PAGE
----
Employee: Bogumila Niedzwiadek
Employer: Smith and Wesson
Insurer: Wausau Insurance Company
Board Nos.: 08776089, 00637695, 07765891, 005404791

(Judges Carroll, Levine and Maze-Rothstein)

Thomas H. O'Neill, Esq., for the employee at hearing
Paul G. Lalonde, Esq., for the employee on brief
Amy Scarborough, Esq., for the insurer at hearing
Patricia M. Vachereau, Esq., for the insurer on brief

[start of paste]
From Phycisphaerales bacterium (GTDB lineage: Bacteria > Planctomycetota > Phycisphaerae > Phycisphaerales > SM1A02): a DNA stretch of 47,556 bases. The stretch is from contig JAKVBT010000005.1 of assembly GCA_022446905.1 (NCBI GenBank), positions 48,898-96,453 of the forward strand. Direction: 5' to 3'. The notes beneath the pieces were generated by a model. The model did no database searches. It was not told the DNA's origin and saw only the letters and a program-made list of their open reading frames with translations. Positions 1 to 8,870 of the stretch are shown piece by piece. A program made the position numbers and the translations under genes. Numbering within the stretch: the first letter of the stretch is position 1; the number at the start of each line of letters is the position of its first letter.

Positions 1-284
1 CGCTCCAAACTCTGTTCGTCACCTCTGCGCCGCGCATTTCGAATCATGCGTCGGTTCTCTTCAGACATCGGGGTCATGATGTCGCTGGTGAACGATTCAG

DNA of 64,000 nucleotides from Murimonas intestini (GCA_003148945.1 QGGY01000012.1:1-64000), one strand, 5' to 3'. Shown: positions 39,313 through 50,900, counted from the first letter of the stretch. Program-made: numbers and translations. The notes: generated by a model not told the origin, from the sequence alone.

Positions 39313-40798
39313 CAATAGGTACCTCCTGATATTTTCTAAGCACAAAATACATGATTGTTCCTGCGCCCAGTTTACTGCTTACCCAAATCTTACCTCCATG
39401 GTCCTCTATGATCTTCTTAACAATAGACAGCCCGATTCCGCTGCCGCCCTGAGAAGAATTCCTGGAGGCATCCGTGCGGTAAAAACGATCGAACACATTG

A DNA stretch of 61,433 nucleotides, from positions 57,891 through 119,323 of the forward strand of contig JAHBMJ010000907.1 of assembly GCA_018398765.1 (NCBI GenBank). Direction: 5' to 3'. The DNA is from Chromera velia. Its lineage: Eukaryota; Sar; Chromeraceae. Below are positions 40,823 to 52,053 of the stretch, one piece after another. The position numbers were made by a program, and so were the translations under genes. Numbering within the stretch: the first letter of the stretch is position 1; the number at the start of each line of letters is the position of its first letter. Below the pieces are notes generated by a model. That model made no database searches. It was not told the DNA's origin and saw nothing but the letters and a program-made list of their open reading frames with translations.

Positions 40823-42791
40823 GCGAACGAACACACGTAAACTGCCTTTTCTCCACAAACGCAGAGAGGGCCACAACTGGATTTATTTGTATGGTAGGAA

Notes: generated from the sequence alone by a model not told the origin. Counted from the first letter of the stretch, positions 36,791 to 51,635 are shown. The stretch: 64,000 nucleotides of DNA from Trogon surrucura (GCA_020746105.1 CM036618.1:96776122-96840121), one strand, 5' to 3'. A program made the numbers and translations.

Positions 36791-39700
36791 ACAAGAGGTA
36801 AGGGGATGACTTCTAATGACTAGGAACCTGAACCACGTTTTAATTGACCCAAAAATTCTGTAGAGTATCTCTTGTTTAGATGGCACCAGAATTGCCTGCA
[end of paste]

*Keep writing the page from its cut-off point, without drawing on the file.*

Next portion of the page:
CARROLL, J. The employee appeals from a decision in which an administrative judge denied and dismissed her claim for further compensation benefits attributable to an accepted 1991 industrial injury. The employee's ongoing partial incapacity benefits, which payment the parties had agreed to in 1992, had been terminated as of March 25, 1994 by way of an unappealed hearing decision. (Dec. 5.) The employee then claimed psychological disability stemming from physical injuries she sustained while in the course of her employment with the employer. The denial of that claim was summarily affirmed by the reviewing board and thereafter affirmed by a non-published order of a single justice of the Appeals Court. In the present appeal from the decision denying her most recent claim, the employee asserts that the judge erroneously failed to allow additional medical evidence in light of an inadequate impartial physician's opinion. We disagree and affirm the decision. 1